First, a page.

old jim
  6. Jan 4, 2013 #5


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    An aside: Florida built 25GWe of new natural gas electric capacity in the 2000's?

    Edit: And another ~4GWe gas fired in 2011-2012 alone. Amazing.
  7. Jan 4, 2013 #6


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    That might be a little too conservative. If Florida is like the rest of the US, then it uses only half its capacity on average. And the average capacity factor for wind is over 30% onshore, greater yet offshore. So 17,000 6MWpk towers might do on average, not that Fl would ever tolerate that onshore.

    There'd still be times when the wind dips coincided w/ the demand peaks, so there'd have to be a lot backup fossil generation (gas I suppose).
  8. Jan 4, 2013 #7


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    Why look at the power needs of Florida alone.

    Here is a link to a recent story about powering the eastern seaboard of the US with offshore wind farms:

    That's right, only 144,000 wind turbines of 5 Mw capacity and it's all FREE!
    Well, except for the initial capital expense of producing the turbines, installing them offshore, maintaining and replacing any faulty units, installing a supply grid to the mainland, etc.

    It would be cheaper to make every homeowner buy a Honda generator and run his own household.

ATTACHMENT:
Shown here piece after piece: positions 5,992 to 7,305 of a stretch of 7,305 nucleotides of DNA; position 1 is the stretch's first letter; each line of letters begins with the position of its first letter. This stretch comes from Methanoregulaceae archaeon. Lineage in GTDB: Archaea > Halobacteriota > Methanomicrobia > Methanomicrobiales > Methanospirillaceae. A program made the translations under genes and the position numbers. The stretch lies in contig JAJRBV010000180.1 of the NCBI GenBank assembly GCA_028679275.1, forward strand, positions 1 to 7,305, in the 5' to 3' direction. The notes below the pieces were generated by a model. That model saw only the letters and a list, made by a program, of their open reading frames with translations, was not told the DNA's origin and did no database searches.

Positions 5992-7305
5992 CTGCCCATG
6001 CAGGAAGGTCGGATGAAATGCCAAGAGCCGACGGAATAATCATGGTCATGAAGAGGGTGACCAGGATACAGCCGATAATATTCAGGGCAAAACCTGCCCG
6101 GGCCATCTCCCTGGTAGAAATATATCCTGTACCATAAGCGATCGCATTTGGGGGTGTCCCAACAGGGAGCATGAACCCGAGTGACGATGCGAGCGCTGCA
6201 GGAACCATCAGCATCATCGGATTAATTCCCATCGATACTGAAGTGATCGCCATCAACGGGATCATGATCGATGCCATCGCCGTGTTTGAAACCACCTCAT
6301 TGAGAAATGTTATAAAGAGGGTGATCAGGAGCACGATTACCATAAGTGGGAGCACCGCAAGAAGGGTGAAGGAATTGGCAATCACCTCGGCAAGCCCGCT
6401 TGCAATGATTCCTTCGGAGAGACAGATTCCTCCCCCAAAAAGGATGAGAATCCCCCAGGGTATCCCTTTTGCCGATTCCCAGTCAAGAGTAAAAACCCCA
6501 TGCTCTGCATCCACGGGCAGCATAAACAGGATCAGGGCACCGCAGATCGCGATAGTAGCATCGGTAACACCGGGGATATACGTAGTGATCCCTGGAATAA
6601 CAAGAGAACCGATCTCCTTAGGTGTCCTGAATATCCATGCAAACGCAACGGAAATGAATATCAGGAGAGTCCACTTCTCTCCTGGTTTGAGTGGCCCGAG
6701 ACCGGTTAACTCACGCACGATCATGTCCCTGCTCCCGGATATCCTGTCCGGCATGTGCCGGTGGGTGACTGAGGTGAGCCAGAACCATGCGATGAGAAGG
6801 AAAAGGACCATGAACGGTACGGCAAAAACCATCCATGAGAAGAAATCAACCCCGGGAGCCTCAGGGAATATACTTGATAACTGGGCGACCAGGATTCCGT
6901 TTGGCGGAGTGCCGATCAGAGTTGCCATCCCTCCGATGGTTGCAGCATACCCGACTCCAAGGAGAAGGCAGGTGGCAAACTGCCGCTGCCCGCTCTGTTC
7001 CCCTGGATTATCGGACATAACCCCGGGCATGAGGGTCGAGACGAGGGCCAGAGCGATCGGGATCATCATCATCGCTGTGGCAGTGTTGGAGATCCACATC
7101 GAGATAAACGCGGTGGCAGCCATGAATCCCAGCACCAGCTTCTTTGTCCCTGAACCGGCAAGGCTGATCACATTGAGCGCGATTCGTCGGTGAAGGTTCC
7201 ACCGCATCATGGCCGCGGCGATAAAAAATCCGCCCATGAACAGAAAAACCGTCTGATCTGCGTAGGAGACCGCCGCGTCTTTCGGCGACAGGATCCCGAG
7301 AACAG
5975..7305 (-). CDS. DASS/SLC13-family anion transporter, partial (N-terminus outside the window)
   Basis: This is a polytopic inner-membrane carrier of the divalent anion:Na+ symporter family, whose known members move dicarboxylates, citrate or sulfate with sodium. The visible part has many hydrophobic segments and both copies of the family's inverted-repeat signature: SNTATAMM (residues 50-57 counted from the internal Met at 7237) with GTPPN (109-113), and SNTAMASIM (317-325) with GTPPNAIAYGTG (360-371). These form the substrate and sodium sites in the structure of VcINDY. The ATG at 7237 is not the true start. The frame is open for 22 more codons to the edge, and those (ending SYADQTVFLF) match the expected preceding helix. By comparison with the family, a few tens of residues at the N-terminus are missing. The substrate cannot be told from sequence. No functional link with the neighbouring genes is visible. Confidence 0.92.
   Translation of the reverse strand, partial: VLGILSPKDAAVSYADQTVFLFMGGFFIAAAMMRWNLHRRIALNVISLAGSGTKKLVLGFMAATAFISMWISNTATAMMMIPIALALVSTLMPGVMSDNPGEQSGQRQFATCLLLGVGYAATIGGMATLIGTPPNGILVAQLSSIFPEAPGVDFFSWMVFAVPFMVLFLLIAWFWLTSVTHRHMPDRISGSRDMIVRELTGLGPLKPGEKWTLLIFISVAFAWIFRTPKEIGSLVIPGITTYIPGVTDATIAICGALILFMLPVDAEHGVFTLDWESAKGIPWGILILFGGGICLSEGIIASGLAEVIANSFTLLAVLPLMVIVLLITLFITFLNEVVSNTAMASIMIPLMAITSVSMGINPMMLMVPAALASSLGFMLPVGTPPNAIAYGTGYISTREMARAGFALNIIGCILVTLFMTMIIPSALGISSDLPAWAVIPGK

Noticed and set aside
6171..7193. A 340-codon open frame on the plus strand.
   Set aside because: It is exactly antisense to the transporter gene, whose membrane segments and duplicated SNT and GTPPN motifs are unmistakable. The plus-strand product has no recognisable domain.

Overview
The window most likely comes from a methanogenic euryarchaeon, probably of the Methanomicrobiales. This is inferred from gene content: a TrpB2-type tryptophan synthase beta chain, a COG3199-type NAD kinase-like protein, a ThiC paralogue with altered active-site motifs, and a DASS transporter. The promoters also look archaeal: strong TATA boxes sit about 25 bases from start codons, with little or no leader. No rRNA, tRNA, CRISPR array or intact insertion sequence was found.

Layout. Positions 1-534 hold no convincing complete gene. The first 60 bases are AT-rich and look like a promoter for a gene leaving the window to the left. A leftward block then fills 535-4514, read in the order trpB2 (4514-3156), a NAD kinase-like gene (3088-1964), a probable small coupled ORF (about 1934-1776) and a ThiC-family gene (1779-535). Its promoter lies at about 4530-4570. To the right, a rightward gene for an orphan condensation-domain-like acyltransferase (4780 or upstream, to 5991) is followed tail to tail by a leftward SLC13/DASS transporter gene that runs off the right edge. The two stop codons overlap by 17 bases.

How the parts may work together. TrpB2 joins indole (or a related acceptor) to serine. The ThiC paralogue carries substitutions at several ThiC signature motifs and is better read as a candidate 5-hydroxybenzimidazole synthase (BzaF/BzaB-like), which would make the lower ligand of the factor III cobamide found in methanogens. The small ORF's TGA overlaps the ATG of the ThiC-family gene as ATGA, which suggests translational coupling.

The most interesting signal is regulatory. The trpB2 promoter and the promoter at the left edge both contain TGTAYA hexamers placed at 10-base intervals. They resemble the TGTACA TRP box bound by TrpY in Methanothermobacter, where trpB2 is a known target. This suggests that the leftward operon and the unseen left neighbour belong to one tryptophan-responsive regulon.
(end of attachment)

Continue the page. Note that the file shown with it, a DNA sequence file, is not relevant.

9. Jan 4, 2013 #8

    jim hardy

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    [STRIKE]Actually last year US is #1 in world wind capacity,[/STRIKE]
    oops - looks like China slipped past us, ( they have ~ 62 gw now) http://en.wikipedia.org/wiki/Wind_power_by_country

    but we have so much generation it's not so large a percentage of our total.
    51,630 mw of wind (51.6 gw)
    http://www.awea.org/learnabout/industry_stats/index.cfm [Broken]

    out of around 1,050,000 mw (~1050 gw, includig wind)
    Last edited by a moderator: May 6, 2017
  10. Jan 6, 2013 #9


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    "I read somewhere that..." though China has a lot of turbines, a significant fraction of the total is not connected the grid, i.e. they're "bridge to nowhere" wind turbines. Even if all Chinese wind was connected, to match actual US wind generation they'd still have to significantly overbuild the US to make up for the superb wind resource advantage the US enjoys.
  11. Jan 6, 2013 #10

    jim hardy

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    Ahh that would make sense, they could electrify small "outback" areas where there's not even a transmission system yet, without building pipelines or railroads to delive fuel.

    Our wind is largely where population is sparse. Check this map -
    Our good wind is in the middle of the country.
    Note lack of offshore wind in Florida, Georgia ..

    Last edited: Jan 6, 2013
  12. Jan 6, 2013 #11


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    Lots of good wind *resource* offshore, but so far not a single commercial turbine installed offshore in US waters. Apparently existing offshore tower designs (e.g. european waters) are not up to the stresses of Atlantic hurricanes.
  13. Jan 8, 2013 #12